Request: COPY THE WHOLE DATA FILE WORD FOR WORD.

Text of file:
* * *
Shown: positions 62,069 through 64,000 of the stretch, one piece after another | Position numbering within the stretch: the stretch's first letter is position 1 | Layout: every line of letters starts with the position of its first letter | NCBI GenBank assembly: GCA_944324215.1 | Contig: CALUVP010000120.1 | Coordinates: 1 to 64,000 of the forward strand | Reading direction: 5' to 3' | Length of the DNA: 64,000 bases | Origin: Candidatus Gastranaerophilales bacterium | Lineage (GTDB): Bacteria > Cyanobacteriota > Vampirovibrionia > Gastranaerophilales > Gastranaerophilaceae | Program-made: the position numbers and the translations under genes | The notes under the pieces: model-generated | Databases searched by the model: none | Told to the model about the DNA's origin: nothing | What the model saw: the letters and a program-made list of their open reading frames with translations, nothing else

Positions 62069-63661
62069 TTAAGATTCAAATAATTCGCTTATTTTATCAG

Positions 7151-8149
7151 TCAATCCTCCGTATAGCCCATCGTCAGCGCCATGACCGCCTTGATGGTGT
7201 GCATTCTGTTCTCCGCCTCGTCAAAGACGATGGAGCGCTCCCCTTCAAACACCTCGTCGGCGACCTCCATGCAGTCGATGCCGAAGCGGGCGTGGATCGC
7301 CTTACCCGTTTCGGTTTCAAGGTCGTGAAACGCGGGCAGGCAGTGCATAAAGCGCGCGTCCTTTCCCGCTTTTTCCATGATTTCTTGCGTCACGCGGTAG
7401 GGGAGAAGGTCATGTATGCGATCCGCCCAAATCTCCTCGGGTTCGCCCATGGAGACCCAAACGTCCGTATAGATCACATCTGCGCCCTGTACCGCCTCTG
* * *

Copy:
Shown: positions 62,069 through 64,000 of the stretch, one piece after another | Position numbering within the stretch: the stretch's first letter is position 1 | Layout: every line of letters starts with the position of its first letter | NCBI GenBank assembly: GCA_944324215.1 | Contig: CALUVP010000120.1 | Coordinates: 1 to 64,000 of the forward strand | Reading direction: 5' to 3' | Length of the DNA: 64,000 bases | Origin: Candidatus Gastranaerophilales bacterium | Lineage (GTDB): Bacteria > Cyanobacteriota > Vampirovibrionia > Gastranaerophilales > Gastranaerophilaceae | Program-made: the position numbers and the translations under genes | The notes under the pieces: model-generated | Databases searched by the model: none | Told to the model about the DNA's origin: nothing | What the model saw: the letters and a program-made list of their open reading frames with translations, nothing else

Positions 62069-63661
62069 TTAAGATTCAAATAATTCGCTTATTTTATCAG

Positions 7151-8149
7151 TCAATCCTCCGTATAGCCCATCGTCAGCGCCATGACCGCCTTGATGGTGT
7201 GCATTCTGTTCTCCGCCTCGTCAAAGACGATGGAGCGCTCCCCTTCAAACACCTCGTCGGCGACCTCCATGCAGTCGATGCCGAAGCGGGCGTGGATCGC
7301 CTTACCCGTTTCGGTTTCAAGGTCGTGAAACGCGGGCAGGCAGTGCATAAAGCGCGCGTCCTTTCCCGCTTTTTCCATGATTTCTTGCGTCACGCGGTAG
7401 GGGAGAAGGTCATGTATGCGATCCGCCCAAATCTCCTCGGGTTCGCCCATGGAGACCCAAACGTCCGTATAGATCACATCTGCGCCCTGTACCGCCTCTG